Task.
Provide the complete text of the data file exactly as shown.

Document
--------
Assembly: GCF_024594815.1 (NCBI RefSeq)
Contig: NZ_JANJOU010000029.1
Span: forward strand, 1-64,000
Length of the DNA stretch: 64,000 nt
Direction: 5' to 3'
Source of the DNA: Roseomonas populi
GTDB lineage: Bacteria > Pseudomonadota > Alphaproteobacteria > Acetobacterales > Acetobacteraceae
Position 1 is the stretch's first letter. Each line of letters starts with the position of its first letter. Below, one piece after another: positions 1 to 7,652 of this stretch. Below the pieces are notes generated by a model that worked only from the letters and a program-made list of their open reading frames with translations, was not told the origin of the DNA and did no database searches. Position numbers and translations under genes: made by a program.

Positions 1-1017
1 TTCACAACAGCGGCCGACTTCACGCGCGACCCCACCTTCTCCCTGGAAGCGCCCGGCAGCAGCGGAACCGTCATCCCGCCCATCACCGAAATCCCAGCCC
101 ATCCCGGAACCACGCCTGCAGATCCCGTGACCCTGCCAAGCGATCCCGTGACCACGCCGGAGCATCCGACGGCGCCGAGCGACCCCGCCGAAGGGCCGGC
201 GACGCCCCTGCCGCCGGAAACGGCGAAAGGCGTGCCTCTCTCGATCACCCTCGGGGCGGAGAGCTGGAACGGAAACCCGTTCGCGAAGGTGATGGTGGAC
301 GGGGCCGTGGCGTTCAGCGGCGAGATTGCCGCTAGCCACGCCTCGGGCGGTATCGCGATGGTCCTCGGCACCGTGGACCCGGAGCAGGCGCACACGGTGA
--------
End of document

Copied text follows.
Assembly: GCF_024594815.1 (NCBI RefSeq)
Contig: NZ_JANJOU010000029.1
Span: forward strand, 1-64,000
Length of the DNA stretch: 64,000 nt
Direction: 5' to 3'
Source of the DNA: Roseomonas populi
GTDB lineage: Bacteria > Pseudomonadota > Alphaproteobacteria > Acetobacterales > Acetobacteraceae
Position 1 is the stretch's first letter. Each line of letters starts with the position of its first letter. Below, one piece after another: positions 1 to 7,652 of this stretch. Below the pieces are notes generated by a model that worked only from the letters and a program-made list of their open reading frames with translations, was not told the origin of the DNA and did no database searches. Position numbers and translations under genes: made by a program.

Positions 1-1017
1 TTCACAACAGCGGCCGACTTCACGCGCGACCCCACCTTCTCCCTGGAAGCGCCCGGCAGCAGCGGAACCGTCATCCCGCCCATCACCGAAATCCCAGCCC
101 ATCCCGGAACCACGCCTGCAGATCCCGTGACCCTGCCAAGCGATCCCGTGACCACGCCGGAGCATCCGACGGCGCCGAGCGACCCCGCCGAAGGGCCGGC
201 GACGCCCCTGCCGCCGGAAACGGCGAAAGGCGTGCCTCTCTCGATCACCCTCGGGGCGGAGAGCTGGAACGGAAACCCGTTCGCGAAGGTGATGGTGGAC
301 GGGGCCGTGGCGTTCAGCGGCGAGATTGCCGCTAGCCACGCCTCGGGCGGTATCGCGATGGTCCTCGGCACCGTGGACCCGGAGCAGGCGCACACGGTGA